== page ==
My friend is an only child and she told me years ago that when her mother passed, she’d have some fabric to donate to Days for Girls. So this week we went to help move the fabric from her home to our DfG home at Building Q.
It was interesting (as a fabric buyer and collector and quilter) to handle this fabric, so lovingly purchased, but never used. Hundreds, thousands of yards, untouched. Every color, every print, all beautiful, waiting to be used.
It occurred to me as we filled 5 large vehicles with fabric that maybe sometimes Heavenly Father blesses people with means and desires to accumulate things they will never use, knowing they will end up in the hands of others who will know how to use those things to bless the lives of others in need.
This week we saw a transfer of fabric from a dear old lady who purchased and loved it, to women who will sew it for girls who need it. What a sweet economy! I was happy to be there for this transfer. And I am grateful for my good friend, who made this possible.
Filling our vans and vehicles:
Unloading at our Days for Girls work rooms:What an amazing gift!
Posted today on Ann’s Stories: https://annlaemmlenlewis1.wordpress.com/
In the Doctrine and Covenants, section 85 is a Revelation given through Joseph Smith the Prophet, at Kirtland, Ohio, November 27, 1832. This section is an extract from a letter of the Prophet to William W. Phelps, who was living in Independence, Missouri. It contains instructions from the Lord on what kinds of records he, as a church historian, should keep.
As I read these instructions today, it occurred to me that if these things were important to the Lord then, they are important today. Here’s what was asked in verses 1 and 2:
1 It is the duty of the Lord’s clerk, whom he has appointed, to keep a history, and a general church record of all things that transpire in Zion, and of all those who consecrate properties, and receive inheritances legally from the bishop;
2 And also their manner of life, their faith, and works . . .
This made me think of the Stories I am posting here. Yesterday my 600th Story was posted, and there are 100 more written and scheduled for publication in the coming months. I will continue to add to these stories as long as I can find and prepare them. I think it’s quite miraculous how they come to me, sometimes out of nowhere, sometimes after much digging and searching. The urgency I feel to share them is an indication to me that they are important, and these stories need to be told. It’s important for us to understand the manner of their lives, their faith and their works. We can learn from every single person who came to this earth.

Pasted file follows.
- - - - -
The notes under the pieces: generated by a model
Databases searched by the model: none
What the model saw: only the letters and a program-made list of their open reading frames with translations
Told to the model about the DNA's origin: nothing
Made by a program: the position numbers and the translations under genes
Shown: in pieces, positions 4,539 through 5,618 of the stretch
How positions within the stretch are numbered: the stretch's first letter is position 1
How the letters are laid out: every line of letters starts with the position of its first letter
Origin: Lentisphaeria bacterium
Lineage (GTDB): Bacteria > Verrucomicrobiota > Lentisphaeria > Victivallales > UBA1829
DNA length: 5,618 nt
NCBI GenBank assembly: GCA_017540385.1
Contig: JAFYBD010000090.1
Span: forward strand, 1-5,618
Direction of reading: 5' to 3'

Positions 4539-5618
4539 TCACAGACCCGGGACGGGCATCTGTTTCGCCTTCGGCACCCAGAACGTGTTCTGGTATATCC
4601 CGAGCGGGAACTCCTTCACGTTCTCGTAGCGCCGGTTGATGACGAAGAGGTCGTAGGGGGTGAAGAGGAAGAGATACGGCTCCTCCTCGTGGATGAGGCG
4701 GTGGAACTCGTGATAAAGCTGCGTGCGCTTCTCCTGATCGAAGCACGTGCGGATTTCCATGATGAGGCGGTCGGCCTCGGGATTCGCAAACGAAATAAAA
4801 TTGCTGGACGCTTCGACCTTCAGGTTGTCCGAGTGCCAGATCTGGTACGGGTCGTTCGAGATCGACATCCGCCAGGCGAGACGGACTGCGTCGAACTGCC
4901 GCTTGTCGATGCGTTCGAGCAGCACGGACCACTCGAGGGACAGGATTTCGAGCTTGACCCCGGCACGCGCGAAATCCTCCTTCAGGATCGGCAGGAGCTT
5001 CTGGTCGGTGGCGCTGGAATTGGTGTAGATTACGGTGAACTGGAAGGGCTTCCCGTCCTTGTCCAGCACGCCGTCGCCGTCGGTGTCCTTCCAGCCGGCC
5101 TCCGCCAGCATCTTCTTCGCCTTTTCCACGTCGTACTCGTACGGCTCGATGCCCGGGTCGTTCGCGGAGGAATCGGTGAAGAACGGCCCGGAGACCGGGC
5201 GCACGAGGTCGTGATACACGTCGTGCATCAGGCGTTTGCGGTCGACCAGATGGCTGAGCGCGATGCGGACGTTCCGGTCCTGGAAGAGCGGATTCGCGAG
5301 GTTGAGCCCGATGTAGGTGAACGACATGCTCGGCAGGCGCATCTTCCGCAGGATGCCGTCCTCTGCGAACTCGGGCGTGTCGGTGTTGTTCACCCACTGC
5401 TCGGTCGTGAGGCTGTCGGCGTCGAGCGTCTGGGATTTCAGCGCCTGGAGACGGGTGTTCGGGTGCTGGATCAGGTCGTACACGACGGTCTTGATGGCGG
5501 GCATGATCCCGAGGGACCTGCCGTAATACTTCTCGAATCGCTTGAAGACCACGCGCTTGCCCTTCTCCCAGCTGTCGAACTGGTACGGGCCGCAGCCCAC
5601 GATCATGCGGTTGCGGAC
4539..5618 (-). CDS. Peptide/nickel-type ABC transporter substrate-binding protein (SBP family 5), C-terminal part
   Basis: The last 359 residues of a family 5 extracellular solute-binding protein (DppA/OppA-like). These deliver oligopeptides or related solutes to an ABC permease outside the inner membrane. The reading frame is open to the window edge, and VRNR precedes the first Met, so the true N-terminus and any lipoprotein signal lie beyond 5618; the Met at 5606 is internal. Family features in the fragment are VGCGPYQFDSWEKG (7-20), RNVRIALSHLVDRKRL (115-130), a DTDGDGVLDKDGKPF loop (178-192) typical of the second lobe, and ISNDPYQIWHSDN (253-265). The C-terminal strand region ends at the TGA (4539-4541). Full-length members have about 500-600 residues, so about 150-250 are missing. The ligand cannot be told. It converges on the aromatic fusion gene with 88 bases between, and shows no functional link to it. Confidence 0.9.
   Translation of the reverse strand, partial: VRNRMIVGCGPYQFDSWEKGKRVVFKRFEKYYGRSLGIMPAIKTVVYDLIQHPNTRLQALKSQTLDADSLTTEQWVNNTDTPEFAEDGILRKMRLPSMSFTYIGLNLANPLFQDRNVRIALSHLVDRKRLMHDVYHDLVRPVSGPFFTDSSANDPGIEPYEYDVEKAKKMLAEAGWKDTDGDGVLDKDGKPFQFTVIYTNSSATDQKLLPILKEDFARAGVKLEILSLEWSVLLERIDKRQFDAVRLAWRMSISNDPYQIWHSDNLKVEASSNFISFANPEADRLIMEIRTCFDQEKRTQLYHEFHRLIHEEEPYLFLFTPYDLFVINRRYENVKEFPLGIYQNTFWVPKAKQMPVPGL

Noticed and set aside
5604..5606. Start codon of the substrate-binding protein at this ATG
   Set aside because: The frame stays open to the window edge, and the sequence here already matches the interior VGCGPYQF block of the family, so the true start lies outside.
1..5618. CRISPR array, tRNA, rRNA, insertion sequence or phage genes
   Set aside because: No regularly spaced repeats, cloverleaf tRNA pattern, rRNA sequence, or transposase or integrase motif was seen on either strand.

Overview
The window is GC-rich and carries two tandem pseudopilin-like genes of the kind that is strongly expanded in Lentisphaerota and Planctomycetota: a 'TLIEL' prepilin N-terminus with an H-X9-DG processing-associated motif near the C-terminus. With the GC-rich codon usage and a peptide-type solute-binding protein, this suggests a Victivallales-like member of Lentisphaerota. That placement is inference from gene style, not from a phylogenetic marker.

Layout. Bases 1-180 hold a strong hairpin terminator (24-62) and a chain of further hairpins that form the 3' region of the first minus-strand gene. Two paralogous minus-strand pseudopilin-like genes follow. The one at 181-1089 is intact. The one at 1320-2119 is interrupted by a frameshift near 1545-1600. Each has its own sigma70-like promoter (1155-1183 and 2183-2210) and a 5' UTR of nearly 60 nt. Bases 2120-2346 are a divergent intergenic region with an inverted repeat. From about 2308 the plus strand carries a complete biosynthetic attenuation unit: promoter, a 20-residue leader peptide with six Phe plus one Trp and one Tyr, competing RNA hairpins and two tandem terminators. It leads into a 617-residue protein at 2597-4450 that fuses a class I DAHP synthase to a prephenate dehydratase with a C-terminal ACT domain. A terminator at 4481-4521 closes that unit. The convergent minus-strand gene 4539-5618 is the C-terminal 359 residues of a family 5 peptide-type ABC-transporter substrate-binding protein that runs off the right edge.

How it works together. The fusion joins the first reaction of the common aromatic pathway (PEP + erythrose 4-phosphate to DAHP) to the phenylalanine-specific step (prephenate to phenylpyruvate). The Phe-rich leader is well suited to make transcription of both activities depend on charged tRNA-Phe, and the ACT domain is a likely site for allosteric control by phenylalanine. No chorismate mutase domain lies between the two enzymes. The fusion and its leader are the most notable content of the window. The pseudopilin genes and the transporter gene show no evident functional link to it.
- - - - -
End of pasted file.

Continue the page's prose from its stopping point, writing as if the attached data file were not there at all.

Nothing in Nature lives for itself.
Rivers don’t drink their own water.
Trees don’t eat their own fruits.
The sun doesn’t shine for itself.
A flower’s fragrance is not for itself.
Living for each other is Nature’s rule.
In 2019, let us rise by lifting others.
We had a Wonderful Christmas this year. It was great to have all the family together, sharing the love. Here is an overview of how we celebrated:
We picked out and brought home a beautiful tree the first week of December.On December 15th we had a Missionary party here for anyone in the area who could come. We took a large group to sing carols at a care center, then came back to our home afterwards for hot chocolate and treats.
We took our traditional over-night outing to Salt Lake for a nice dinner out and a trip to see the lights at Temple Square.
I attended a South Africa Mission Reunion and got to visit with Sis Lorna Wood, my Mission President’s wife. Oh, how I love her!
Christmas stories are one of my favorite parts of Christmas! This year baby Josie joined us!Oh, how we love this new little one!